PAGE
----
In 1969, the Olivetti Valentine typewriter was introduced, the Concorde flew its first test flight, and Maine Gov. Ken Curtis signed the state’s income tax into law.

All three have since been proven obsolete.

Unfortunately, one is still with us.

Maine’s economy continues to be strangled by the income tax. If you don’t think that taxation affects where people choose to live, just ask former Gov. Curtis. He is now a resident of income tax-free Florida.

In the century prior to the institution of Maine’s income tax, the population of Lewiston had tripled. In the nearly half-century since, it has remained the same.

New Hampshire’s government resisted the urge to tax its people’s incomes. In 1969, Maine’s population of 992,000 was 37 percent larger than New Hampshire’s at 724,000. From 1969 to 2014, New Hampshire’s population growth of 82 percent more than doubled Maine’s growth of 34 percent, and the states now have equally-sized populations.

New Hampshire also enjoys much larger personal incomes, lower unemployment rates, and lower poverty rates.

Fortunately, Maine’s governor has proposed bold action to reverse that disadvantage. The reality is, times have changed since 1969. Tourism is a much larger share of Maine’s economy today. It makes sense to let the sales tax do more of the heavy lifting by letting visitors share in the tax burden. Maine currently has one of the lowest sales tax rates in the country, so there is some wiggle room there.

Similarly, people — especially young workers — are much more mobile today than they were in the year of the moon landing. In a lifetime they will work far more jobs — even more careers — than people worked back then.

That means Maine has to do more to compete with other states to attract workers and the businesses that employ them.

Gov. Paul LePage’s tax reform plan would not only modernize the tax code by cutting taxes on income, inheritances and pensions while exporting some of the sales tax burden to tourists, it also would give Mainers a net $300 million tax cut.

Think about it. That’s $230 in the pocket of every man, woman, and child in Maine annually, or about $1,150 in the pockets of a family of five.

Under the governor’s plan, the top income tax rate would drop from 7.95 percent to 5.75 percent. Income taxes on 8,000 military pensions would be completely eliminated, returning $9.6 million to Maine veterans. The tax-free portion of all other pensions would be increased from $10,000 to $35,000. The estate tax would be eliminated.

Funding for revenue sharing for municipalities does not go away. Instead of giving it to bureaucracies in city halls, it will be given directly back to property taxpayers who need it most. The plan calls for a doubling of the homestead property tax credit for seniors and a tripling of the Property Tax Fairness Credit.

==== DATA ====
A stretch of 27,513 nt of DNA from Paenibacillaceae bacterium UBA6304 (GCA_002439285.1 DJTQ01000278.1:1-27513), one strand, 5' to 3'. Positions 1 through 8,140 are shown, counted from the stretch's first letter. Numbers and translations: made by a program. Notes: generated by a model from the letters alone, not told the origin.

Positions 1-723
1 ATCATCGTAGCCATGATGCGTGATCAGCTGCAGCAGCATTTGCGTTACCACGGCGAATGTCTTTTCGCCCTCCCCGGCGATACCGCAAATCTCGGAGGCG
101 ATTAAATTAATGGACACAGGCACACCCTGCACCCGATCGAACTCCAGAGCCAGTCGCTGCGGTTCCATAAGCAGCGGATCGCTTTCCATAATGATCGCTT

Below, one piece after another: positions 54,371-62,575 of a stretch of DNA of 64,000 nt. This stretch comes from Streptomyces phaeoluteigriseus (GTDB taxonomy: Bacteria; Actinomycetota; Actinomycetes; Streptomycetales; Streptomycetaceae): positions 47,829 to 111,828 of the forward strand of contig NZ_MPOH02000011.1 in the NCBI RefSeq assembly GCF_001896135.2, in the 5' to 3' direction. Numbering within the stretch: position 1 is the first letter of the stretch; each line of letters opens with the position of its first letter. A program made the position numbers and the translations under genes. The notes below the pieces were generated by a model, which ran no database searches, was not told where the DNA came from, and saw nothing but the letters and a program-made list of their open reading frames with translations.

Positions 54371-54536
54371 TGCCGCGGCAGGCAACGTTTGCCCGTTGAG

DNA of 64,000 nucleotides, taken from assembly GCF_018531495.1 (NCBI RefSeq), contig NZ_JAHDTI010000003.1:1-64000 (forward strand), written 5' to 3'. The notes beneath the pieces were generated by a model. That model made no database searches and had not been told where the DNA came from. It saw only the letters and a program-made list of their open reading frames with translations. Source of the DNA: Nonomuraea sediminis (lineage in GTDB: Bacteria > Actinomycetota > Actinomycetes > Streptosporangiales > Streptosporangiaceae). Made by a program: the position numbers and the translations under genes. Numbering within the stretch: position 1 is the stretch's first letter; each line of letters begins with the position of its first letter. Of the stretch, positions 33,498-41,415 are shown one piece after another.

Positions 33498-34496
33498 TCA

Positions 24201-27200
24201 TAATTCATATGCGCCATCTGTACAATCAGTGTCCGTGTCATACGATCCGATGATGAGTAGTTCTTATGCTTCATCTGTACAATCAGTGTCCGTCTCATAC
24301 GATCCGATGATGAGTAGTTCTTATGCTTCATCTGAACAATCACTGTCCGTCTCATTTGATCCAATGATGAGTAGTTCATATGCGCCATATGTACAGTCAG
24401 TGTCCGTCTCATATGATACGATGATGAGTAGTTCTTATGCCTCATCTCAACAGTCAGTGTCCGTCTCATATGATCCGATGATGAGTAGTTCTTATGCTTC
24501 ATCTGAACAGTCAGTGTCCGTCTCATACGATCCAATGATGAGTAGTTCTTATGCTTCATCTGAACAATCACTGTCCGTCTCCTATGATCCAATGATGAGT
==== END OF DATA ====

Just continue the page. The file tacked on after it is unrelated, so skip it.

But set aside the details for a minute. The broad concept behind this plan — broadening the sales tax base to help pay for a much larger income tax cut — is an idea that has won the approval of both parties in Maine and the vast majority of economists worldwide.

That is why last year I drafted a tax reform plan not unlike the governor’s current proposal and introduced it with four other Republicans, five Democrats, and an independent — called the “Gang of 11.” It failed, unfortunately, because although it had elements that were attractive to both parties, nobody wanted to take the bold action necessary to truly revolutionize Maine’s tax structure.

As the retired head of a Maine bank, former adjunct professor of economics at UMF, and the former chairman of the Maine Legislature’s Taxation Committee, I understand the importance of modernizing Maine’s tax code to grow the economy.

This is quite simply something that Maine must do if it wishes to jump-start its economy for the long term.

The only way it’s going to happen, however, is if Maine residents agree that Maine needs tax reform and if state lawmakers follow through.

Trust me, they will not act on their own.

If Mainers want more jobs and fewer taxes, they have to be willing to fight for them.

Gary Knight of Livermore Falls is a retired banker who served from 2006-2014 in the Maine House of Representatives. He was a member of the Taxation Committee.


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